Back in 2012, a little startup called uBeam got a tonne of attention. It claimed that it was going to revolutionise wireless charging.
uBeam received funding from some big firms, like Andreessen Horowitz, Crunchfund, and Founders Fund’s angel investing arm, as well as from tech stars like Marissa Mayer and Zappos cofounder Tony Hsieh.
And then it kind of disappeared.
uBeam was in complete stealth mode, staying under the radar by not updating its website and generally keeping everyone in the dark about what was going on with it. Everyone kind of forgot about it.
But then this past Wednesday, uBeam resurfaced with an update and the assurance that they are one step closer to bringing a wireless charging technology to market.
After three years of hard work, uBeam finally has a fully functional prototype and is working towards launching a consumer product in about two years’ time.
“While two years might seem like a long time for startupland, hardware inventions — unlike a lot of the websites and simple apps we see today — can be extraordinarily complex and difficult,” Perry told Business Insider.
uBeam’s technology converts electricity to sound waves that travel through the air, which are converted back to electricity to charge devices like phones and tablets. The system requires both a charger, which can be inconspicuously attached to a wall, and a receiver that needs to be attached to one of your portable electronic devices.
The idea for uBeam came when Meredith Perry found herself in a class at the University of Pennsylvania with a dead laptop and no charger. She began working on a wireless charging technology and decided to work on it full-time after graduating from college. That was back in 2011.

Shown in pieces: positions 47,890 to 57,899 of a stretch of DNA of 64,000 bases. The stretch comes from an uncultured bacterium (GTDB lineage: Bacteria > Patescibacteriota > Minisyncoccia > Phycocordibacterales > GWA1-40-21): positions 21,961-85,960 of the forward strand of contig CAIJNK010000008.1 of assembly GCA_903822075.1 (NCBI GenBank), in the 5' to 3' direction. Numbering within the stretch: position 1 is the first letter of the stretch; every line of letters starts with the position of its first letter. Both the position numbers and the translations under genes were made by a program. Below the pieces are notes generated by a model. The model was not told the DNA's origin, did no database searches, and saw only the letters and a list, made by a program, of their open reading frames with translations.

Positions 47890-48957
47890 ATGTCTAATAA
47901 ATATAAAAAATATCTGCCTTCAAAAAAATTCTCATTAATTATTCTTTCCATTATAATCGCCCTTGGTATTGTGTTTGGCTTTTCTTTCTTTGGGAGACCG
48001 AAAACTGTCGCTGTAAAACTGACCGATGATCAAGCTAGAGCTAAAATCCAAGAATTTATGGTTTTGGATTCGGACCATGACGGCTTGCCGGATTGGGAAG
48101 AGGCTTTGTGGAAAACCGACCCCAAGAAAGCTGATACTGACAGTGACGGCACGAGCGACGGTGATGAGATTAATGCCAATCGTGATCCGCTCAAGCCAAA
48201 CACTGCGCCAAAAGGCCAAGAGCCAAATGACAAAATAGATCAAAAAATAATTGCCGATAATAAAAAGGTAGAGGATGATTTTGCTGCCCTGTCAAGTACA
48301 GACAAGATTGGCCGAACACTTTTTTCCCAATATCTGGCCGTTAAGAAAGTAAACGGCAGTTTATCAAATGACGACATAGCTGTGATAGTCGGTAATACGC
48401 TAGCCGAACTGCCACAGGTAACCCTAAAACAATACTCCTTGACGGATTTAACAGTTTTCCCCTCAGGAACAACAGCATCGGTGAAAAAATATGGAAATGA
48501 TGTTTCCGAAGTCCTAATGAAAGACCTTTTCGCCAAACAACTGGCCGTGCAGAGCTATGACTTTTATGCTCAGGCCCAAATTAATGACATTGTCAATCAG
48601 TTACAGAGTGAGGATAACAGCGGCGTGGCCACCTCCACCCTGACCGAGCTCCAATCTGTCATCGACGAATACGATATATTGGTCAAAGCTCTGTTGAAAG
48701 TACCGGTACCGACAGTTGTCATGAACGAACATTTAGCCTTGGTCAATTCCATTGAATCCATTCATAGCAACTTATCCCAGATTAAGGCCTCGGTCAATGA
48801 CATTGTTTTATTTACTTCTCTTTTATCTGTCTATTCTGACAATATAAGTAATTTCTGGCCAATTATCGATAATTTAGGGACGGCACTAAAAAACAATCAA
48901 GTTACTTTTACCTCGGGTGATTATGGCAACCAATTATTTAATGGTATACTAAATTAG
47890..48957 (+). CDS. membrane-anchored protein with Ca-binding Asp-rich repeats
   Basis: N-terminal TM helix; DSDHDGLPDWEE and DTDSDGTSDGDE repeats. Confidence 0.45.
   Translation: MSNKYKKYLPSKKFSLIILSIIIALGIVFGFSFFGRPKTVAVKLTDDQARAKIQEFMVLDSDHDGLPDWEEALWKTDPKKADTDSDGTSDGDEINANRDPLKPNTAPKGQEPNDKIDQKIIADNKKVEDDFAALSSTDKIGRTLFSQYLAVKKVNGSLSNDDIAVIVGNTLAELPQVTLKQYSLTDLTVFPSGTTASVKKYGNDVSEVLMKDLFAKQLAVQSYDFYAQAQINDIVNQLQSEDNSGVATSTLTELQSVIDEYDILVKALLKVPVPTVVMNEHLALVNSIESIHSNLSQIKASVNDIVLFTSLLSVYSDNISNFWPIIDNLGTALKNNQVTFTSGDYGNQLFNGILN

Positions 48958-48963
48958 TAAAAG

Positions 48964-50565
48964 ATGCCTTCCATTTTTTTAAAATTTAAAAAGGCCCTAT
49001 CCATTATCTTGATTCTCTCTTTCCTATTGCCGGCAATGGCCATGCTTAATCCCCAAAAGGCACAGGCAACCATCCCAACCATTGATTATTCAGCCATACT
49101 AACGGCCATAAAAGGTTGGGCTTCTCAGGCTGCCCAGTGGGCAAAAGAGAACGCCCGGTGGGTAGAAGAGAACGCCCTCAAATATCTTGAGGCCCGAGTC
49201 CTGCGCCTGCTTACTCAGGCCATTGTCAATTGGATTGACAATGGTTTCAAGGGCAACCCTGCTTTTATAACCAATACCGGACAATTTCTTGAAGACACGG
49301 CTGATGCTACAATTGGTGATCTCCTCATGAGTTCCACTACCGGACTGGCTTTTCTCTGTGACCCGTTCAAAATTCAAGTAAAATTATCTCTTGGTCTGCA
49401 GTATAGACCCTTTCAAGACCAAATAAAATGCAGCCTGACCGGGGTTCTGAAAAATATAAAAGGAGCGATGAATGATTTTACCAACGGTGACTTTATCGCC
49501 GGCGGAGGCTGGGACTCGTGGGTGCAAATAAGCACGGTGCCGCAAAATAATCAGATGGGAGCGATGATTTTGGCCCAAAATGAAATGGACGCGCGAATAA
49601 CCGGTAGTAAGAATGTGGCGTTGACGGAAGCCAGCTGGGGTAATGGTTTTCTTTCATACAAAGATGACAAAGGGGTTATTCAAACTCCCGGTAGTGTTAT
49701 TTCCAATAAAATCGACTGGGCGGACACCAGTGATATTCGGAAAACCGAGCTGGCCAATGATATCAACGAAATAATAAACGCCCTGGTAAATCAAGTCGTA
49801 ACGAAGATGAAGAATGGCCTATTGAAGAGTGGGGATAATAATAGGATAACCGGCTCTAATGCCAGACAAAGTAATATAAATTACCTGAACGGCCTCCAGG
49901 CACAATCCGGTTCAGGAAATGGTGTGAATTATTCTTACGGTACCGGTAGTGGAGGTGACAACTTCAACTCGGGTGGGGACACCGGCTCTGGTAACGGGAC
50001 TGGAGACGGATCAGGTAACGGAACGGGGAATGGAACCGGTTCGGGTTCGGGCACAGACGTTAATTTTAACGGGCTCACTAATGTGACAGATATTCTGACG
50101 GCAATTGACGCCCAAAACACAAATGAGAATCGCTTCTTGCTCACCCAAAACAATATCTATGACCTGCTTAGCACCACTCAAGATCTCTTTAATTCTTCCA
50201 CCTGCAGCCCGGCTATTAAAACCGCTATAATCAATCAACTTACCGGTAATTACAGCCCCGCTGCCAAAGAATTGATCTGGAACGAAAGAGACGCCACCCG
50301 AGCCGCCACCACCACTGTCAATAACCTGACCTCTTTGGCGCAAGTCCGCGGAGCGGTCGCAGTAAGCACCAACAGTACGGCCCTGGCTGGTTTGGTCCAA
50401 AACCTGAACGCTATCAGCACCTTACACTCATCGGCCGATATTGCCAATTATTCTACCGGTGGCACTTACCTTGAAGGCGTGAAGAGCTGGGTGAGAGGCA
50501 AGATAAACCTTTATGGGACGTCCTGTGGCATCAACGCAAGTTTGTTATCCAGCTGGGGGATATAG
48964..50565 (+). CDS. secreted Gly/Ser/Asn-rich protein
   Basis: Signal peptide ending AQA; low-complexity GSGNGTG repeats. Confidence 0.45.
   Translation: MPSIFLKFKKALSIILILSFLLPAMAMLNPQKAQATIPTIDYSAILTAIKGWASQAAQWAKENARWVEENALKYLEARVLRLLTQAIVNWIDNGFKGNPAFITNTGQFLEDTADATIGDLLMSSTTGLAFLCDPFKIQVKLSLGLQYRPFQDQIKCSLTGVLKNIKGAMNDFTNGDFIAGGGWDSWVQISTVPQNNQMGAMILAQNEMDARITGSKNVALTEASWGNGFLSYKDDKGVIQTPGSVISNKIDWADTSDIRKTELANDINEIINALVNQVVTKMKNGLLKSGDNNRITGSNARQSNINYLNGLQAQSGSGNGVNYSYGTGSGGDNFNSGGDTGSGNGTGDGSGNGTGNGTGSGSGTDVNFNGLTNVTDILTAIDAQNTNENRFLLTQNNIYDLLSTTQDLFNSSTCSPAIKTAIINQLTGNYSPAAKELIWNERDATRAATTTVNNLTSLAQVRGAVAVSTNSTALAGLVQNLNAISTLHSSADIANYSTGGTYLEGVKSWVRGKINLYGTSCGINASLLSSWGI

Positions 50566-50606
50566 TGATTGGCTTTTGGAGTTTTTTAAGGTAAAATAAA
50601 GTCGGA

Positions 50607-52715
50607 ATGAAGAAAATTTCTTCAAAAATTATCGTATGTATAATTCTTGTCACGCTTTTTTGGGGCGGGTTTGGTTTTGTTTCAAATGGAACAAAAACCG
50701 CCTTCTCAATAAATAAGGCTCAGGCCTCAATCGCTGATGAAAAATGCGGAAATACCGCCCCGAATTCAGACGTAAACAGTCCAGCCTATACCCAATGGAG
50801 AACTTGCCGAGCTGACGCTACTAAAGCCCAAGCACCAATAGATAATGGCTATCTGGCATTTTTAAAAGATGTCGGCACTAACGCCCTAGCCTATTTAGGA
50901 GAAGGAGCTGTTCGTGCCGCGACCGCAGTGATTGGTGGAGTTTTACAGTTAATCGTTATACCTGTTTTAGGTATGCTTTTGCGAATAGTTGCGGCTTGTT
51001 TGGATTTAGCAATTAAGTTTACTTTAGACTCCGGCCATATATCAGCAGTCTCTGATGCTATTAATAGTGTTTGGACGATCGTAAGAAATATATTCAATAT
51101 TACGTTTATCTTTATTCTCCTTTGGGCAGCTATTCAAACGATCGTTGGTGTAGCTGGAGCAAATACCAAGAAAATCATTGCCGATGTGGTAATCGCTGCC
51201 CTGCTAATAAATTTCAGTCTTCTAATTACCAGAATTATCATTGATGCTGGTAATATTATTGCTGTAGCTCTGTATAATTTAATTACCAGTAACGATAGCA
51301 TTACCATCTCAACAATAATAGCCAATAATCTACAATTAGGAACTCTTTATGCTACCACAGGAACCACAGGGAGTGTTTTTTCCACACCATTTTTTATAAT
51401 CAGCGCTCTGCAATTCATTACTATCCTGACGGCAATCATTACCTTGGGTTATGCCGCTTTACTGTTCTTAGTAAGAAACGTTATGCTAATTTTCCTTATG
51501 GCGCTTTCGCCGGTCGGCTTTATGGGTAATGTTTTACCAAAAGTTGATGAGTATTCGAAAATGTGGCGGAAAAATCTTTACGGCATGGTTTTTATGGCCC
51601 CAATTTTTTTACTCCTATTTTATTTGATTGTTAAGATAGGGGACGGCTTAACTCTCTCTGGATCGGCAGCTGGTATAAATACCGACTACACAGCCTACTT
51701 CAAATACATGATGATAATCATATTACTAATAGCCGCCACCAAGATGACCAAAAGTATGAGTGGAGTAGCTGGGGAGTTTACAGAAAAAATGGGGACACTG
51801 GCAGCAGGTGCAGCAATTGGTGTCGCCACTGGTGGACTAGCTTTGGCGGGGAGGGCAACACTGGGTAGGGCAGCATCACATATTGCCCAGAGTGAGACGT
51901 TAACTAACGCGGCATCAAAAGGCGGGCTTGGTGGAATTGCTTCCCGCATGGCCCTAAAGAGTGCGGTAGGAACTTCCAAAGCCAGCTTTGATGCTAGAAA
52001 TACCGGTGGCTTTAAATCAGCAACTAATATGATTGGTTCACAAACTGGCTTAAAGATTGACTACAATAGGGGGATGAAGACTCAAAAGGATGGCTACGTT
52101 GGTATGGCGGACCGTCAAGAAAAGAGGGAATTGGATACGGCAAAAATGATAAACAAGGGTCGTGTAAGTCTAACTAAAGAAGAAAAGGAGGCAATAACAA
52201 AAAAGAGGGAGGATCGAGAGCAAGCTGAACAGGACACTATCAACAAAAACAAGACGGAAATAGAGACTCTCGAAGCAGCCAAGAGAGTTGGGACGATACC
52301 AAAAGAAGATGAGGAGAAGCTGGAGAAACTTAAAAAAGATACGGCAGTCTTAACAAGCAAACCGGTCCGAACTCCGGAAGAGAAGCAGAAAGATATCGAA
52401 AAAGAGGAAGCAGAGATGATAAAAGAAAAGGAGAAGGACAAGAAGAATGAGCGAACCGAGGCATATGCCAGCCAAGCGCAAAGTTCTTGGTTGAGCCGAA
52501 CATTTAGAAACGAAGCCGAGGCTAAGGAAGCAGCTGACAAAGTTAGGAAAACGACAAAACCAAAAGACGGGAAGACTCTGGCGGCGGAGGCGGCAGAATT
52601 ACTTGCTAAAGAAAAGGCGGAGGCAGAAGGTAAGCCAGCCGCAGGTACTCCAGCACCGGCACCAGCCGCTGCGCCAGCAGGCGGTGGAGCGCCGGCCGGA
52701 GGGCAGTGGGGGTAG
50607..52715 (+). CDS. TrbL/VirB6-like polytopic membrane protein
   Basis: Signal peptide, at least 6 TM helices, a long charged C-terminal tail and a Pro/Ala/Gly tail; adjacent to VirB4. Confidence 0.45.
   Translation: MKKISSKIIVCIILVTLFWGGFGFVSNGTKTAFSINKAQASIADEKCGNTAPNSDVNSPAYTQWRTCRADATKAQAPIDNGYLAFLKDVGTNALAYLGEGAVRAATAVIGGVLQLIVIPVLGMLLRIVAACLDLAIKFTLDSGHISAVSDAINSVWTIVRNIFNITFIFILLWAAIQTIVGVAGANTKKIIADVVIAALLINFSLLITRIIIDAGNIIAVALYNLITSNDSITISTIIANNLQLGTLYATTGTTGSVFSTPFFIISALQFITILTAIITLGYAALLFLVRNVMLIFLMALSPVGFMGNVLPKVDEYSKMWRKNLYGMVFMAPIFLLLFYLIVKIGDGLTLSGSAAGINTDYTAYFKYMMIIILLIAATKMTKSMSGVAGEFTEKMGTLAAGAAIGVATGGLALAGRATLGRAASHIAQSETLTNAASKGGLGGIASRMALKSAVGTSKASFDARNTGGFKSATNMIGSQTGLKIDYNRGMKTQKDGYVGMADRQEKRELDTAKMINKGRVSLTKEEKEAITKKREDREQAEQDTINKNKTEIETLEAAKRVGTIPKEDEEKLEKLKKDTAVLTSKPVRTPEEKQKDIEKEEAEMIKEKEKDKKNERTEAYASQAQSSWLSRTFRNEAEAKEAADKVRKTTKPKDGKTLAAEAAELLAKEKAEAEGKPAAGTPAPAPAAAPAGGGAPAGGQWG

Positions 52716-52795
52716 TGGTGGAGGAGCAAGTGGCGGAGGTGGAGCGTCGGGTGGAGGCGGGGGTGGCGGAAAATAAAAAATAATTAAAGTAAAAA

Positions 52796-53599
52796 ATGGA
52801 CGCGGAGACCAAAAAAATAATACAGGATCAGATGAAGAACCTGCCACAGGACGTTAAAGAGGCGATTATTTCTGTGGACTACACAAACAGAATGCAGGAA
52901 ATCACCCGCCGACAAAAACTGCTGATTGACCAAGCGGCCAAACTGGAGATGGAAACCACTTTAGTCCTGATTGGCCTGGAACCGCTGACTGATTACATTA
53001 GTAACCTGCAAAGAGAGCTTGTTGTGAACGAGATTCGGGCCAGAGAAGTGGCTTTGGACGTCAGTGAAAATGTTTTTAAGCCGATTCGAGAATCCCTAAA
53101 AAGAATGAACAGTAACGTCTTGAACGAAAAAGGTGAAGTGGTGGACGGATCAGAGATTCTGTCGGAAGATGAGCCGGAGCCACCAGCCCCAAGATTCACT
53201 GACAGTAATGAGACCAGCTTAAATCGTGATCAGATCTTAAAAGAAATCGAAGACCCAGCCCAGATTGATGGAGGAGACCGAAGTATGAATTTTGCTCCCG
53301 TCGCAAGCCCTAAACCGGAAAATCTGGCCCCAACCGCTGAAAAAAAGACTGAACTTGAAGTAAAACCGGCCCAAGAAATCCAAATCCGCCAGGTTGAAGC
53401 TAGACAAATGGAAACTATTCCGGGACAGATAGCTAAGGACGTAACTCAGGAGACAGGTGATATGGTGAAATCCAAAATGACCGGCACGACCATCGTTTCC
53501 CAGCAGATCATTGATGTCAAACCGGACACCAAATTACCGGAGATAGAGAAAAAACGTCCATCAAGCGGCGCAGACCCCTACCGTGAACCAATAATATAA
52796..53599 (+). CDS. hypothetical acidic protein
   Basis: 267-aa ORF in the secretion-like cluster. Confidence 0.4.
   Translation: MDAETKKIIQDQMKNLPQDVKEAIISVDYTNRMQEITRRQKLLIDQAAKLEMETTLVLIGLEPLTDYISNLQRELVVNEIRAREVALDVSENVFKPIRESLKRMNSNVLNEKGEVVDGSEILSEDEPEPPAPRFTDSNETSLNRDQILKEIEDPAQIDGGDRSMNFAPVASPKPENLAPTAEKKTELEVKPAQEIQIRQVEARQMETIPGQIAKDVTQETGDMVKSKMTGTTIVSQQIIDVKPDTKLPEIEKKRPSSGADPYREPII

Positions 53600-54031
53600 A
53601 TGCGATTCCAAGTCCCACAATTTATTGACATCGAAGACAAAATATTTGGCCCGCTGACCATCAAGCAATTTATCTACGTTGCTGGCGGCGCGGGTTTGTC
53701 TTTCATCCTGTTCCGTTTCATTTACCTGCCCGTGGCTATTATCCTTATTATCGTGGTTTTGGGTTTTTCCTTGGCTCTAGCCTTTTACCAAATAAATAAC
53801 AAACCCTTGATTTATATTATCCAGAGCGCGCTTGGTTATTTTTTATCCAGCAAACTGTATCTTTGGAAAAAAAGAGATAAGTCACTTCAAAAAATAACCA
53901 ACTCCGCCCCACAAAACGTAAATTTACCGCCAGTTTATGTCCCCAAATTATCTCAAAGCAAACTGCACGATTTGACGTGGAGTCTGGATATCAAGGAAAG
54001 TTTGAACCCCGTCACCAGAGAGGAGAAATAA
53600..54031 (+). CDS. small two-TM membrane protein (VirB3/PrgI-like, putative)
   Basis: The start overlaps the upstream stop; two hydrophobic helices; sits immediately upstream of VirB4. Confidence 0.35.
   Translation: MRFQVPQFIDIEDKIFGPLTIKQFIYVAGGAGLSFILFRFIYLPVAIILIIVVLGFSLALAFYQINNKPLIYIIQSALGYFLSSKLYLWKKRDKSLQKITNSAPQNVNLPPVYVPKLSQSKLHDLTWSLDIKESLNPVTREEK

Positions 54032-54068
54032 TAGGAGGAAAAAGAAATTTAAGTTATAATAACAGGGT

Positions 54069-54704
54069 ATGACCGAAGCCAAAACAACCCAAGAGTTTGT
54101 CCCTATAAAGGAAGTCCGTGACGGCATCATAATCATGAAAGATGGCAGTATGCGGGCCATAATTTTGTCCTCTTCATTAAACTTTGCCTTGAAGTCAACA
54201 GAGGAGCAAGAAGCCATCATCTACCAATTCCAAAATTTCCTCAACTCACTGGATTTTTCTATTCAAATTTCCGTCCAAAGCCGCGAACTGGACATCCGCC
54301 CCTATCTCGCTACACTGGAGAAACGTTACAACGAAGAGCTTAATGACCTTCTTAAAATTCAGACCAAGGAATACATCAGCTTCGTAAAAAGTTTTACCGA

Taking 3-5 years to launch a product is pretty rare in the startup world, but Perry and her team have been working hard the entire time to create a completely new technology. And that takes time.
“We had to reinvent the ultrasonic transducer, build the most intelligent, most powerful, and most complex acoustic phased array transmitter in existence,” Perry said. “I am so proud of our team for achieving a working prototype in two years. That would be lightning speed for a big corporation!”
Perry says uBeam’s investors have been very supportive and helpful throughout the process, despite the wait. And uBeam is powering through, bolstered by the knowledge that this could solve a huge problem.
This is how far their prototype has come over the past three years:
The initial proof of concept in April 2011 proved the technology could beam a tiny amount of power through ultrasound over about an inch.
A proof-of-concept demo (with off-the-shelf parts) at All Things D in June 2011 proved the technology could beam a larger amount of power over 2-3 feet, but not nearly enough to power consumer electronic devices.
Then the uBeam team basically lived inside of its CTO’s garage in Virginia for months on end making hundreds of ultrasonic transducers (among other things) by hand.
Now uBeam has created a working prototype that proves the technology can send enough power through the air to charge consumer electronics over large distances (uBeam is not yet announcing exact numbers).
And now uBeam is optimising the technology to be as thin, efficient, economical, and beautiful as possible before it reaches customers’ hands. They’re also designing their own manufacturing jigs and looking to build their own factory to manufacture in the U.S.
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